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Shakespeare's Education Level

With Carol Rutter

Is there anything in the works which require their author to have been educated at a university?


Rutter: Certainly not. In the early 1590s, there was a clutch of university-educated playwrights who were hopping mad that a new generation of writers, equipped with only their grammar school training, reading Ovid, Virgil, and Ciscero, were supplying the players with brilliant scripts for the stage. 

Shakespeare was one of these smart grammar school lads. Ben Jonson was another, and Decker, Haywood, Webster. None of the big books that informed Shakespeare’s mind and writing was even on the university syllabus. Holinshed’s Chronicles, Plutarch’s Lives, Montaigne’s essays, Ovid’s Metamorphoses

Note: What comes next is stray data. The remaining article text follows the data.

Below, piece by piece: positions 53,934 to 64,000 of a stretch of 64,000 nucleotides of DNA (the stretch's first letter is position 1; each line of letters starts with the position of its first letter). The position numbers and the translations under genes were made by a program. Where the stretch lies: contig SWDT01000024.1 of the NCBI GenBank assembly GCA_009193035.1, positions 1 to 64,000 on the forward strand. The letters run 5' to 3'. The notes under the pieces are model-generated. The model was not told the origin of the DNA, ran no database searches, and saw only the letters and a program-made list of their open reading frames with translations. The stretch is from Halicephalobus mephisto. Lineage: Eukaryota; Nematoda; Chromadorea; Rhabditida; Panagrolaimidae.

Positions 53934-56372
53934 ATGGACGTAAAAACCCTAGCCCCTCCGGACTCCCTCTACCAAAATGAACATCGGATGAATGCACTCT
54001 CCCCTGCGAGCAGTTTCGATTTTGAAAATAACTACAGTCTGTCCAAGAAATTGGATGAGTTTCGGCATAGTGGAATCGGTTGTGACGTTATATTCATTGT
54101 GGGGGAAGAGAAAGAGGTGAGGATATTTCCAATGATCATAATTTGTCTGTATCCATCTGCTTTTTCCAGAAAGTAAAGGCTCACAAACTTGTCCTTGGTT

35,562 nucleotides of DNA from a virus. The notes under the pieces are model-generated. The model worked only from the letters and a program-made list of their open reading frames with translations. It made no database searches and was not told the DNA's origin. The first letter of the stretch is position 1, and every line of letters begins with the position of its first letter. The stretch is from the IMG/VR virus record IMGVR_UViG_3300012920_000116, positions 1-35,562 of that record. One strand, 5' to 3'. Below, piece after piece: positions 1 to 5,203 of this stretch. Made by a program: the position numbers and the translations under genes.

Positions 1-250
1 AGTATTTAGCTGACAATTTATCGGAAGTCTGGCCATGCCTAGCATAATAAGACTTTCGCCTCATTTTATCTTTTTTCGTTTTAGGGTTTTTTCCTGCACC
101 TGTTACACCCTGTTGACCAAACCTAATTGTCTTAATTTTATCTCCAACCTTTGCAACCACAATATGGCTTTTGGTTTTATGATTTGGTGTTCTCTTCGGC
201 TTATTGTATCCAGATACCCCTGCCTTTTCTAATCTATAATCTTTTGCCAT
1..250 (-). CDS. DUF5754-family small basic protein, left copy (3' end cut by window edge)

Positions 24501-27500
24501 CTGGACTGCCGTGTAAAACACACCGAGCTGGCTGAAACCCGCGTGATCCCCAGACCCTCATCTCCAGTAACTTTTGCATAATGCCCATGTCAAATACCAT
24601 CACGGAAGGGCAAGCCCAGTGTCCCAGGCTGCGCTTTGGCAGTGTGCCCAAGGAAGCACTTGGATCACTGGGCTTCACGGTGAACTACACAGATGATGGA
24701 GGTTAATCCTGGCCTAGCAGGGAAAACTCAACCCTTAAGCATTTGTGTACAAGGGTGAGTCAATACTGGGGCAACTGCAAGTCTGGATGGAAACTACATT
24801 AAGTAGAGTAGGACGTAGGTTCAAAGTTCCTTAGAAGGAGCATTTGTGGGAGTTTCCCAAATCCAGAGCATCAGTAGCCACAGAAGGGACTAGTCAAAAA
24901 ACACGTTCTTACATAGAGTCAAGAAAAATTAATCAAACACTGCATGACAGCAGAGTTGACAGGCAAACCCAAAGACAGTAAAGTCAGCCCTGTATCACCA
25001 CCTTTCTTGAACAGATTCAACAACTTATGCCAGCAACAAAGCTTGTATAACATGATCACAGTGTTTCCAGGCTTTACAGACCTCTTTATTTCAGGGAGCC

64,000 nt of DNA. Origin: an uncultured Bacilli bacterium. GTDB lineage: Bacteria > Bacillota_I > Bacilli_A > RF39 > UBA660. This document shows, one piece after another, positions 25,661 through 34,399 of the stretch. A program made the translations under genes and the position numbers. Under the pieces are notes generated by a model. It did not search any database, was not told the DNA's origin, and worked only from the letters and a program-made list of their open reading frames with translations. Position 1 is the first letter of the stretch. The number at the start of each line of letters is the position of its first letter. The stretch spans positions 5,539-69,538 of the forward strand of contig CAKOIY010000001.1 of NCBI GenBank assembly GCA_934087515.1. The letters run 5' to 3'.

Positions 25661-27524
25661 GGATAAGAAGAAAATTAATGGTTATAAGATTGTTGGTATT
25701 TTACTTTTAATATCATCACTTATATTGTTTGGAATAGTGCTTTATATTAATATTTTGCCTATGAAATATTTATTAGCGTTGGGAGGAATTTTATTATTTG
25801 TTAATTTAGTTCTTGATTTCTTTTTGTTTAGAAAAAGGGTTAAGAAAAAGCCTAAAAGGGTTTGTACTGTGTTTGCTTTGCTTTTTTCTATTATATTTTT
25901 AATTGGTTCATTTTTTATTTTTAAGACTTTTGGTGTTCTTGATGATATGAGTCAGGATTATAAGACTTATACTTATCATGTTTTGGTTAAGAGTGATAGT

What students on the university arts’ course studied was Latin, Greek, rhetoric, and overwhelming logic, for careers in the church, civil service, and in the court. You can see in Shakespeare what kind of men the university fashioned—tedious logic-choppers like Polonius, dubious schoolmasters like Lucentio in the Shrew, and caviar to the general playwrights like Hamlet in The Mousetrap. If you want to know what kind of playwright Shakespeare was, have a look at Peter Quince in A Midsummer Night’s Dream

Carol Rutter

Carol Rutter

Carol Chillington Rutter is a Professor of Shakespeare and Performance Studies at the University of Warwick and a National Teaching Fellow; her books include Shakespeare and Child's Play: Performing Lost Boys on Stage and Screen and Enter the Body: Women and Representation on Shakespeare's Stage.

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